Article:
On Monday, the pollster Peter Brodnitz released the results of a carefully calibrated poll taken on behalf of state Senator Jim Kyle of Memphis, a Democratic canedidate for governor, during the first week of November.
In some ways, the Kyle poll showed the same results as one released earlier by Democratic rival Mike McWherter, a Jackson businessman and son of former Governor Ned McWherter.
In the new poll, as in the earlier one, McWherter led all Democratioc comers — both in a “cold” poll and in a subsequent “informed” one in which brief information about each candidate was added in. (Cold: McWherter, 22 percent; Kyle, 5; former state Representative Kim McMillan of Clarksville, 4; state Senator Roy Herron, 3; Nashville businessman Ward Cammack, 1. vs. Informed: McWherter, 27; Kyle, 10: McMillan, 8; Herron, 4; Cammack, 3)
As in the McWherter poll, Kyle gained more than other candidates in the informed round.
In a conference call with Tennessee reporters, Brodnitz illumined some other silver linings — for example, that Kyle actually led McWherter in the Memphis area (38 percent to 22 percent), which will account for something like 23 percent of the Democratic primary vote. Kyle’s home-base strength plus the large number of undecideds (65 percent in the cold poll, 48 percent in the informed ballot) are posited as reliable long-term strengths.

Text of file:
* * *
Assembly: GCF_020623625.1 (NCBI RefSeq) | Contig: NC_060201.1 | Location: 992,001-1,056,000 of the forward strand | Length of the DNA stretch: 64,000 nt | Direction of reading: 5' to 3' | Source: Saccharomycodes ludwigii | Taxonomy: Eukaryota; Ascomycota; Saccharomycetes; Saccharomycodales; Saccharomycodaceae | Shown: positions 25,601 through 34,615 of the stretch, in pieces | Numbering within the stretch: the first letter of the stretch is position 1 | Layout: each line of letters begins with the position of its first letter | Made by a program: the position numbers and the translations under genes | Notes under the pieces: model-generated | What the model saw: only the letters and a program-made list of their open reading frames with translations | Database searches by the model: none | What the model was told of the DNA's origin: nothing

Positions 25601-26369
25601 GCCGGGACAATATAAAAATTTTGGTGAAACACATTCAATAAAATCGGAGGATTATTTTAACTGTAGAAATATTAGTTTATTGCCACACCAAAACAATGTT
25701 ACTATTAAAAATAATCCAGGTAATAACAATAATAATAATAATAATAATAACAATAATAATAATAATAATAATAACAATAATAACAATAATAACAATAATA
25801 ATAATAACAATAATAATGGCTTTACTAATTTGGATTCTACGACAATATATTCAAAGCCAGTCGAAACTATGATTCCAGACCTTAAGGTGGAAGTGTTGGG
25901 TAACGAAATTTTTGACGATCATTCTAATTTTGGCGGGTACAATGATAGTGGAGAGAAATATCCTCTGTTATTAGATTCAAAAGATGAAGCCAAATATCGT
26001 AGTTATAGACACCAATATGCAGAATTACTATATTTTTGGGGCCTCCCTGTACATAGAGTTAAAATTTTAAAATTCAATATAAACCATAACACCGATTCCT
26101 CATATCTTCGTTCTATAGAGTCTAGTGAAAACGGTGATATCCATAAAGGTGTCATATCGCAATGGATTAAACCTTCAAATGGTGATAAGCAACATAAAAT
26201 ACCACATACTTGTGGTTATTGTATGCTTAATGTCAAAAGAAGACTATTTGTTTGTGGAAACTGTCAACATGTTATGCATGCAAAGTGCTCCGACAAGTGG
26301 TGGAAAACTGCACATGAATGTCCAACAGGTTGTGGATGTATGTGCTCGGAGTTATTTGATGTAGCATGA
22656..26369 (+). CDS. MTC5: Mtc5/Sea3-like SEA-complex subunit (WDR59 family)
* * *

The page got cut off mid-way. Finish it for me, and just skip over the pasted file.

The two chief surprises in the Brodnitz poll are the less-than-expected showing of Herron, who boasted a string of “straw-vote”victories before changing races last week to run for the suddenly open 8th District congressional seat, and the greater-than-expected strength of McMillan, whom Brodnitz judged to be a serious ongoing player.
Brodnitz characterized McWherter’s strengtrh as essentially consisting of small rural counties, though he acknowledged that McWherter at present has a lead everywhere except Shelby County.